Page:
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‘The Father’ review: Frank Langella scratches the surface

Frank Langella and Kathryn Erbe on Broadway in

Frank Langella and Kathryn Erbe on Broadway in Manhattan Theatre Club's "The Father" by major European playwright Florian Zeller, directed by Doug Hughes. Credit: Joan Marcus

WHAT “The Father”

WHERE Friedman Theatre, 261 W. 47th St.

INFO $70-$150; 212-239-6200;

BOTTOM LINE Langella masterly in increasingly mundane play about dementia.

If America had a genuine classical theater, Frank Langella would be up there with the masters, a grand and gutsy performer of serious — if sometimes self-serious — majesty and an appetite for tasty slabs of scenery.

Any chance to see him onstage these days — instead of as a fascinating supporting character on the riveting TV show “The Americans” — is an opportunity. And “The Father,” in which Langella takes us behind the eyes of an increasingly delusional older man, is more than just any chance.

But how I wish I could say that Florian Zeller’s play lived up to the depths of its worthy ambition — much less to Langella’s silken heartbreak of a performance or to the international acclaim of the award-winning French author.

“The Father,” which is having its American premiere in a new production directed by Doug Hughes (“Doubt”) and translated by Christopher Hampton, uses a come-on-along device to try to make us viscerally feel the confusion and the cruelty of the mind in disarray.

And what children of an aging parent will not face the awful moment they must say, “We have to talk?” What fortunate older person won’t have to realize that independent life, as assumed all those years, is no longer an option? There’s an inbuilt audience, obviously, even for increasingly shallow results.

Langella plays André, a father who thinks he may have been a dancer or maybe an engineer. He lives in his handsome apartment with the books and the dark green walls (designed by Scott Pask). We watch as home aides run scared from the unpredictable man and as his daughter Anne (Kathryn Erbe) tries to manage his future without ruining hers. André was clearly a formidable and not-always-kind man, accustomed to being admired and sure of himself, a flirt who can still charm a potential employee with a perilously committed tap dance.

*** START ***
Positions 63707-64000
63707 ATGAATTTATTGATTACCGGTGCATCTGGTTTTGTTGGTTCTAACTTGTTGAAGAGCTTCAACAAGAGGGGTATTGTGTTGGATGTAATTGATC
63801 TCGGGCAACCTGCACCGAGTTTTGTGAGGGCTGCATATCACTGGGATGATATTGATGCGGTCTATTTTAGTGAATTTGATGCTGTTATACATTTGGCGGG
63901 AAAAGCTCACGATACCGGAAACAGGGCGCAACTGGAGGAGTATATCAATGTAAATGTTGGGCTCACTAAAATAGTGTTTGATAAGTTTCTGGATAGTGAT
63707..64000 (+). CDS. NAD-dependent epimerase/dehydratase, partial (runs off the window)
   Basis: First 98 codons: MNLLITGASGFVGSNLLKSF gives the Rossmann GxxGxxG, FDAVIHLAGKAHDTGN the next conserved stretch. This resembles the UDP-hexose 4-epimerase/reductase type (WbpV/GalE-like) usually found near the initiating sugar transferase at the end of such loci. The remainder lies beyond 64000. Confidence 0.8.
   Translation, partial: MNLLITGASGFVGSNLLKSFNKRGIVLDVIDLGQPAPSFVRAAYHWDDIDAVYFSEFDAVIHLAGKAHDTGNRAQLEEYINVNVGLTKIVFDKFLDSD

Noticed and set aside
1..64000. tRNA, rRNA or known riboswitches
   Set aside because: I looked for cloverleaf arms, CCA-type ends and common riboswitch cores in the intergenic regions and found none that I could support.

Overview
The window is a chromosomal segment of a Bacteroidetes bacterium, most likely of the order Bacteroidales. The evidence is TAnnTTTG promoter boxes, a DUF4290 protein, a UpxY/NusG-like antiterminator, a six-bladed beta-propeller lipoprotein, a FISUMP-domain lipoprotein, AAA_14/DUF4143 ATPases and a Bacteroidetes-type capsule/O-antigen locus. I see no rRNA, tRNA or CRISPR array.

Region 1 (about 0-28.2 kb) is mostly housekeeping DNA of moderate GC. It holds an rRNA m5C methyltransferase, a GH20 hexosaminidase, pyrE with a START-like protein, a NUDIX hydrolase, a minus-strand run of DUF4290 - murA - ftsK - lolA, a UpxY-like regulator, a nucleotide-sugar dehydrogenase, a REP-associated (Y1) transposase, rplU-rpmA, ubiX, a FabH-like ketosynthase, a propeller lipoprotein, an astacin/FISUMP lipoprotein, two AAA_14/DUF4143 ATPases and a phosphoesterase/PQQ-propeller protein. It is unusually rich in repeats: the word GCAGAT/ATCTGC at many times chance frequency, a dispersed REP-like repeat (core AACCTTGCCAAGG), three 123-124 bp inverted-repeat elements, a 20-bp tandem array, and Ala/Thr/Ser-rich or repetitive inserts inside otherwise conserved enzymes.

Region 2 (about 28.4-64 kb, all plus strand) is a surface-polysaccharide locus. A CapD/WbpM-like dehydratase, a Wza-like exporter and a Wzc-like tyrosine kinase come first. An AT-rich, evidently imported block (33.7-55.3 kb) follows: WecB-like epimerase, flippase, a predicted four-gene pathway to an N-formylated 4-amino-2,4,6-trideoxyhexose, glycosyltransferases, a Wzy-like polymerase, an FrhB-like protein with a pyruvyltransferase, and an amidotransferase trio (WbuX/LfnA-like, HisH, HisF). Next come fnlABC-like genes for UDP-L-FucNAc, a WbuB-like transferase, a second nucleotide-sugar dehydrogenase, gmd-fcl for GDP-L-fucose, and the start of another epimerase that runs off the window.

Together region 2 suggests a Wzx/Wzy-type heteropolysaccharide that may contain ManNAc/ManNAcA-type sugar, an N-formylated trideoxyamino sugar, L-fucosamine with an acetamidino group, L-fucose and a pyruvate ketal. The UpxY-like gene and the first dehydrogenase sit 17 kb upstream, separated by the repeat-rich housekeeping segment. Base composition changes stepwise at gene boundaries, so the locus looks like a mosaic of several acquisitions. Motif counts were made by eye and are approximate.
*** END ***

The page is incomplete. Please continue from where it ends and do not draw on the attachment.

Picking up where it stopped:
Zeller initially structures this as a kind of thriller. Different actors play the same people at different times, angering, then befuddling André and making us hope for a mystery more ambiguous — more Pinteresque — than life’s obvious deterioration. At times, Langella, with his big, eloquent head and expressive hands, almost makes us see André as a Lear raging against the storm.

Instead, André gets small, time folds back and forth over itself, and all the other characters just feel like two-dimensional props for Langella’s performance. Hughes uses a flash of glaring light between scenes. The effect becomes more irritating than theatrical in a play that, for all its big intentions, never really touches the indignities and profundity of self-loss.

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